Montesquieu
 

XXVIII.6 How Roman law was preserved in the domain of the Lombards

It all cor­res­ponds to my prin­ci­ples. The law of the Lombards was impar­tial, and the Romans had no inte­rest in aban­do­ning theirs to adopt it. The motive that per­sua­ded the Romans under the Franks to choose Salic law was not per­ti­nent in Italy : Roman law was main­tai­ned there with the law of the Lombards.

It even hap­pe­ned that the Lombard law yiel­ded to Roman law ; it cea­sed to be the law of the domi­nant nation, and although it conti­nued to be that of the prin­ci­pal nobi­lity, most of the cities set them­sel­ves up as repu­blics, and that nobi­lity disap­pea­red, or was exter­mi­na­ted.1 The citi­zens of the new repu­blics were not prone to adopt a law which esta­bli­shed the use of judi­cial com­bat, and whose ins­ti­tu­tions deri­ved lar­gely from the cus­toms and prac­ti­ces of chi­valry. The clergy being from that time on so power­ful in Italy, and living almost enti­rely under Roman law, the num­ber of those who fol­lo­wed the law of the Lombards must have dimi­ni­shed regu­larly.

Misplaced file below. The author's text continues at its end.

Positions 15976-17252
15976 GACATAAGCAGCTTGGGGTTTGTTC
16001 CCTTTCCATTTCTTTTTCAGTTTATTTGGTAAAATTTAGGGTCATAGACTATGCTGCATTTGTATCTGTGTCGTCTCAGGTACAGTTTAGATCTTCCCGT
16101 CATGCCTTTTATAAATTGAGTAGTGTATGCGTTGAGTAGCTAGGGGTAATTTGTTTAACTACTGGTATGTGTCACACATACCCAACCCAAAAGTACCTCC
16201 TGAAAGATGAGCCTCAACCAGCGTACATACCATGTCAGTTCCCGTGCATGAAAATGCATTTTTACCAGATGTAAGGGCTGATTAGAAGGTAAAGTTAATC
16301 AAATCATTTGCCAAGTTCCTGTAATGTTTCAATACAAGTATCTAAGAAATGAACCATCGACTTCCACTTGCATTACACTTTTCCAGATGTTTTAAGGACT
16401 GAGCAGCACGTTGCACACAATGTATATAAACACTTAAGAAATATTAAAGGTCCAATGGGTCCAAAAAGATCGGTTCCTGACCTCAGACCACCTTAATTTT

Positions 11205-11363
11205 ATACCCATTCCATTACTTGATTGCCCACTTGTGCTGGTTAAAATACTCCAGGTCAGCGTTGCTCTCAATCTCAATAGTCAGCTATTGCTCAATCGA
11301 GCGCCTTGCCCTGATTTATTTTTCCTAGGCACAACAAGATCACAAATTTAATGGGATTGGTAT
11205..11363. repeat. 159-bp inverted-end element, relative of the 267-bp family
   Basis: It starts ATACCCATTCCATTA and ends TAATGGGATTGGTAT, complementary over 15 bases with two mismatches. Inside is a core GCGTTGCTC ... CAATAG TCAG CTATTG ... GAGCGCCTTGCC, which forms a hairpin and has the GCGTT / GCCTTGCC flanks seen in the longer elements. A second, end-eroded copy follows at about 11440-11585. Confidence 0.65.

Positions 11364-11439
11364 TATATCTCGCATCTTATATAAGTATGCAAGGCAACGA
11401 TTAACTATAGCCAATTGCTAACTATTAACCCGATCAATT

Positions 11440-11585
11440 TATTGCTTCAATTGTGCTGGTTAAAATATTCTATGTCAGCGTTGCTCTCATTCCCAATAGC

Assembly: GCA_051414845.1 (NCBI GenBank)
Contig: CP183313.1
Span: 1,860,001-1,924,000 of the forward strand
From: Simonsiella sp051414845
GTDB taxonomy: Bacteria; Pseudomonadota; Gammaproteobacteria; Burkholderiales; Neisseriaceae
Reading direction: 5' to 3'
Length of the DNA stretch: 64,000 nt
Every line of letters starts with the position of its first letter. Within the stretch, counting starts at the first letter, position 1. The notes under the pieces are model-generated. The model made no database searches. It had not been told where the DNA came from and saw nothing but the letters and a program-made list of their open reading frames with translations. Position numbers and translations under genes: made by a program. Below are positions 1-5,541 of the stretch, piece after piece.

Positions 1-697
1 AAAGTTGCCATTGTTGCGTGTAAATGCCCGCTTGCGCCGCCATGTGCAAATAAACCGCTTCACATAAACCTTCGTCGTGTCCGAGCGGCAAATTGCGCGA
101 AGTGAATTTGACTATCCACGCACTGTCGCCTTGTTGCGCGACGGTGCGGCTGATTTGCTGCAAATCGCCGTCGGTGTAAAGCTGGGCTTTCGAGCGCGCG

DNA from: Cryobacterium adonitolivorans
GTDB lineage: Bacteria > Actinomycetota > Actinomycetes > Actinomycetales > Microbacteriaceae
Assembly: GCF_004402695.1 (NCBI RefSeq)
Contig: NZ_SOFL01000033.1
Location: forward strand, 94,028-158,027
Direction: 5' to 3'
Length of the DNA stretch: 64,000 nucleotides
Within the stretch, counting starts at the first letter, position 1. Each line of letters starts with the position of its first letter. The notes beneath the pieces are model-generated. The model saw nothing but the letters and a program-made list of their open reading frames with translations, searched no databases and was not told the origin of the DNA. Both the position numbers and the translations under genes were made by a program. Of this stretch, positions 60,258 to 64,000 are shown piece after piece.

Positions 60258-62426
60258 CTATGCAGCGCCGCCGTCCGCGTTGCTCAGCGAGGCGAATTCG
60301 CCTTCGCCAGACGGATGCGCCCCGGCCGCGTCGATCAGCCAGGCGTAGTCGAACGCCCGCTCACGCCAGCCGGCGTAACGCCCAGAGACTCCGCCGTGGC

Besides, the law of the Lombards did not have the majesty of Roman law, which recal­led to Italy the memory of its domi­na­tion over the whole earth ; it did not have the same exten­sion. The law of the Lombards and Roman law could now serve only to sup­ple­ment the sta­tu­tes of the cities which had assu­med the sta­tus of repu­blics : now which could bet­ter sup­ple­ment them, the law of the Lombards, which deci­ded only cer­tain cases, or the Roman law that embra­ced them all ?

See what Machiavelli says about the destruction of the old nobility of Florence.